RBSS Programme 2015
Scroll down to see the 4th Robert Boyle Summer School Programme
June 25th – 28th 2015
At the birthplace of Robert Boyle, Lismore Co Waterford
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Robert Boyle (1627 – 1691) was one of the most important figures in the development of modern science. His importance in promoting “the new experimental philosophy” has been highlighted in previous schools. After valid scientific method the other key part of the progress of science is communication of results and ideas. Boyle communicated his ideas by letters and books. In 1665 the Philosophical Transactions of the Royal Society was established and Boyle became a prolific contributor. The Phil Trans is still published by the Royal Society and is the oldest scientific journal in the world. Scientific journals have evolved over the years into the modern peer-reviewed journal. While this has been a major driving force in modern science there is growing disquiet about problems with the process. It is fitting therefore at the 350th anniversary of the founding of the oldest scientific journal, given Boyle’s important role in the early journal and considering the problems now emerging in the system that the 2015 Robert Boyle Summer School would address the subject of scientific communication past, present and future.
We are delighted to announce a great line up of speakers including
Thursday 25th June
Events introducing Robert Boyle
Morning Presentation 11 am
The Boyle Show with Eoin Gill, WIT
Eoin Gill performs a costumed recreation of Boyle's most famous experiments demonstrating hisfundamental discoveries in physics and chemistry. In addition to telling the story of Boyle's life this presentation also shows the transition from the old world view inherited from Aristotle to a recognisably modern scientific approach.
Evening Lecture 7pm
Novel Science Writing
Jim Malone Emeritus Robert Boyle Professor of Medical Physics at Trinity College
Dublin and Director of the Robert Boyle Foundation. He is a Consultant with the UN’s International Atomic Energy Agency (IAEA) in Vienna since 2006, a regular contributor to the European School of Medical Physics in Geneva, and was Dean of the School of Medicine/Faculty of Health Sciences at Trinity College. He has broad interests in the humanities and directed two Merriman Summer Schools. He has been reading Boyle’s work in its original format for over 25 years.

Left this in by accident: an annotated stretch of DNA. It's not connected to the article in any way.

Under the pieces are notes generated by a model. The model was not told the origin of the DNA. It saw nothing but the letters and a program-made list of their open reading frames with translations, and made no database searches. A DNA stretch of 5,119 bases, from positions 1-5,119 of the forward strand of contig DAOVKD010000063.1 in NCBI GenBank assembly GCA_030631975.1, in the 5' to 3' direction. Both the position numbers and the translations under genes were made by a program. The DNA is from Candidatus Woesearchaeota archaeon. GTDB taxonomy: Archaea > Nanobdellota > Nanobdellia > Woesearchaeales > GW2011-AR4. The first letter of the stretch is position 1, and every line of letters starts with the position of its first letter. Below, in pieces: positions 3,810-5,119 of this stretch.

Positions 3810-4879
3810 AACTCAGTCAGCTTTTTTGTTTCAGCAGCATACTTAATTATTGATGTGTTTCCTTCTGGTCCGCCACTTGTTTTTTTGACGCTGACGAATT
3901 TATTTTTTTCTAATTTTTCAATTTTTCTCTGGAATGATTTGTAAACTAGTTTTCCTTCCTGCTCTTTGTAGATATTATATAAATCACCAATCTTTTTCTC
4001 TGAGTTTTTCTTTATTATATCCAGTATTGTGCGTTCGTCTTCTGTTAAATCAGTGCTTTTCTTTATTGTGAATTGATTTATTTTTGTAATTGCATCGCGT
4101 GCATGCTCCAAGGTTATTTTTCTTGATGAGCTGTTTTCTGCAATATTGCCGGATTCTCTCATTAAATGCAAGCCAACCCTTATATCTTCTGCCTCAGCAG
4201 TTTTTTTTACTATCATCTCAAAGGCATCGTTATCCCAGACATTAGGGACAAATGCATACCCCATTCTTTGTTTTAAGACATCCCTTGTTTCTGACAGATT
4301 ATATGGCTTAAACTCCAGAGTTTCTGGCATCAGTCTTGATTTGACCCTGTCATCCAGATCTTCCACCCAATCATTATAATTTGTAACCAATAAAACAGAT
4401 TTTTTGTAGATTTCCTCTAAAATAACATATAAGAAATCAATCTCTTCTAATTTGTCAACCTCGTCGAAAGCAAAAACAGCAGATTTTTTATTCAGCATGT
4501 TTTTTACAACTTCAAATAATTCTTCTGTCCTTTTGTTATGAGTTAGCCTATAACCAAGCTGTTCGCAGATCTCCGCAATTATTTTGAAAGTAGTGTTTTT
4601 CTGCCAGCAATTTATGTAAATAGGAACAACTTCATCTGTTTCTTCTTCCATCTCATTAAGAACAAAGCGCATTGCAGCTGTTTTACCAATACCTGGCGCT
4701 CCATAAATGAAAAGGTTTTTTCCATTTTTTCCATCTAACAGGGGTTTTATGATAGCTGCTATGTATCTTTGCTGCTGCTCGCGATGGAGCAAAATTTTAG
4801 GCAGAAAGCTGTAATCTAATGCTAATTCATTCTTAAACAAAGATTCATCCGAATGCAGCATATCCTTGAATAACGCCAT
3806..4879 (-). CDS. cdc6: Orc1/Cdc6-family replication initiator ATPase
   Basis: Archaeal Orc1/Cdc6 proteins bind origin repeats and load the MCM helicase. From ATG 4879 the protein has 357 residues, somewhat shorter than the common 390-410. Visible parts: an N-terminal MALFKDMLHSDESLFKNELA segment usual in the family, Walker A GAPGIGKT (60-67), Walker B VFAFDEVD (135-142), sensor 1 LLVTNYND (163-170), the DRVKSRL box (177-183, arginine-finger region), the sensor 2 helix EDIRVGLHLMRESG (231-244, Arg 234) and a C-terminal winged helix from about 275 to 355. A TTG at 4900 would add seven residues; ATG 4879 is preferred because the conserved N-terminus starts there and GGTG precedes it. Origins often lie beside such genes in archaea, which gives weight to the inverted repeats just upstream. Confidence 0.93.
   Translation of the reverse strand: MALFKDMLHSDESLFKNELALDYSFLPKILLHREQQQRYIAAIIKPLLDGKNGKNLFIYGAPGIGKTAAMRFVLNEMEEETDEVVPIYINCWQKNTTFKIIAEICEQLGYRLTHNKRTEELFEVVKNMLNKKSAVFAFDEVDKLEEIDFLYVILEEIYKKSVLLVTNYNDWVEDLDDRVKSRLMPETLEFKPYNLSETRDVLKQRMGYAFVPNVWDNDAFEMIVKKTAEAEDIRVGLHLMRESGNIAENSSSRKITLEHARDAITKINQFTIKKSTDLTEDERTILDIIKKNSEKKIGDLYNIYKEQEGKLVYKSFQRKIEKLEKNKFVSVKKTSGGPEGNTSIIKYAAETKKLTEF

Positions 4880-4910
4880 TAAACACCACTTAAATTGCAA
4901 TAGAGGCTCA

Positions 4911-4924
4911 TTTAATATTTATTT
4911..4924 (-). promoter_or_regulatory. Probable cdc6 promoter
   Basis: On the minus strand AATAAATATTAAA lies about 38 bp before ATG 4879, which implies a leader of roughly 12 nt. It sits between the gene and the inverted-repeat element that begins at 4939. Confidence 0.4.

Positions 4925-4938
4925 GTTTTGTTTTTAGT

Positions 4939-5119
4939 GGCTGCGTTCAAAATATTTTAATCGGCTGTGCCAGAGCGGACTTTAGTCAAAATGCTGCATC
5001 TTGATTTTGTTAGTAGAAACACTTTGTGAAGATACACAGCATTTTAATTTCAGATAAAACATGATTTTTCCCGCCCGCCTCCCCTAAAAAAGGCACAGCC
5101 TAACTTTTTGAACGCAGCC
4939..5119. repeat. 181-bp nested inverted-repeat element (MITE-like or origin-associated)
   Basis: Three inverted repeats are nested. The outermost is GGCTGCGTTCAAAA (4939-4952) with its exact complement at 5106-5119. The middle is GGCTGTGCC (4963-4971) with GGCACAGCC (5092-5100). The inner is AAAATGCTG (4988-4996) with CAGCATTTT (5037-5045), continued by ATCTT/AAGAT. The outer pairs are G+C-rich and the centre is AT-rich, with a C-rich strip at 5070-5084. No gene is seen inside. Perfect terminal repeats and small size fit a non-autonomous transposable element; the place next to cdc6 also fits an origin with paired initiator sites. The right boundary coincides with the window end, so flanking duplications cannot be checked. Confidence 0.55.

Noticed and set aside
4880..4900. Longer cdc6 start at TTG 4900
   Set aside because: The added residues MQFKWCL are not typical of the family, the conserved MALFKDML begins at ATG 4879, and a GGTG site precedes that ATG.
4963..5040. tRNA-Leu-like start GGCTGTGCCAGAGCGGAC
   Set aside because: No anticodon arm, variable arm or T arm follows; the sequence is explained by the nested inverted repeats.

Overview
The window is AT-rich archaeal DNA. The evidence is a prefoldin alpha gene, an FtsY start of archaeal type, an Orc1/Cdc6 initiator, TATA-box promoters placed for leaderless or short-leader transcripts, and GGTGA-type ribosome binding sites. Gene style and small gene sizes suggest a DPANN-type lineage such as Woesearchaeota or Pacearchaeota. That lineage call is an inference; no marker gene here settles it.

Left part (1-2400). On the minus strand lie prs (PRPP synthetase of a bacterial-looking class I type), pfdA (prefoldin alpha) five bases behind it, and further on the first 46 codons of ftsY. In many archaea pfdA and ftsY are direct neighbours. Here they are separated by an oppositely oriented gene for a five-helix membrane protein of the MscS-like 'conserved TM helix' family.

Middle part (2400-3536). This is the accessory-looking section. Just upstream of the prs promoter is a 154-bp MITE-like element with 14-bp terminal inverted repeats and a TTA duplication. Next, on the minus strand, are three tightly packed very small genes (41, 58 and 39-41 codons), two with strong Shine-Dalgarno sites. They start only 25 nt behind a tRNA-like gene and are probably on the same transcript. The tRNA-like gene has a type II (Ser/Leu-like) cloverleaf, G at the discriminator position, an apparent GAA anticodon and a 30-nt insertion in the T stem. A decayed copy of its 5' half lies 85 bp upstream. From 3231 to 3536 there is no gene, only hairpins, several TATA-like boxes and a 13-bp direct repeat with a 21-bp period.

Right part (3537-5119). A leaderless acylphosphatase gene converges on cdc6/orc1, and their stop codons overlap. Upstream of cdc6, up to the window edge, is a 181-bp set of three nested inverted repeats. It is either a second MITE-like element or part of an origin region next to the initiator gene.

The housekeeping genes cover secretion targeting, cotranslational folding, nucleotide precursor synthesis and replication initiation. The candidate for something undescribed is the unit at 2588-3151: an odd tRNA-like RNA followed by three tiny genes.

Friday 26th June
Morning Session at Lismore heritage Centre
Robert Boyle, Philosophical Transactions and Scientific Communication
Prof Michael Hunter (Birkbeck College)
Michael Hunter was a natural first choice for the very first Robert Boyle Summer School (2012) “having done more for Boyle studies than anyone before him (or, one might almost say, than all previous Boyle scholars put together)*”. We are delighted to welcome Michael back to Lismore to talk about Boyle’s scientific communication. Michael’s latest work on Boyle Boyle Studies: Aspects of the Life and Thought of Robert Boyle (1627-91) was published recently.
Michael is Professor of History at Birkbeck, University of London. His research is in the history of science in seventeenth-century England, particularly the work of Robert Boyle.
*Sir Noel Malcolm, 'Of Air and Alchemy',Times Literary Supplement, 22 August 2002
Dr Aileen Fyfe (University of St Andrews)
The Emergence of Peer-review: A History Since 1665
Dr Aileen Fyfe is a reader in history at the University of St Andrews. She is leading the major 4-year project on the history of the Phil Trans: 'Publishing the Philosophical Transactions: the social, cultural and economic history of a learned journal, 1665-2015'. Aileen’s main teaching and research focus is upon British cultural history in the late eighteenth and nineteenth centuries, with particular emphases on science and technology, religion, and the history of publishing and communication.
Aileen is a former treasurer of the British Society for History of Science and chair of the Royal Irish Academy’s History of Science Committee.
This session will be dedicated to the memory of Mary Mulvihill who passed away recently.
3 pm at St Carthage's Cathedral by kind permission of the Dean, Very Rev Paul Draper.
Lady Ranelagh and the Republic of Letters
Dr Michelle DiMeo (Chemical Heritage Foundation USA)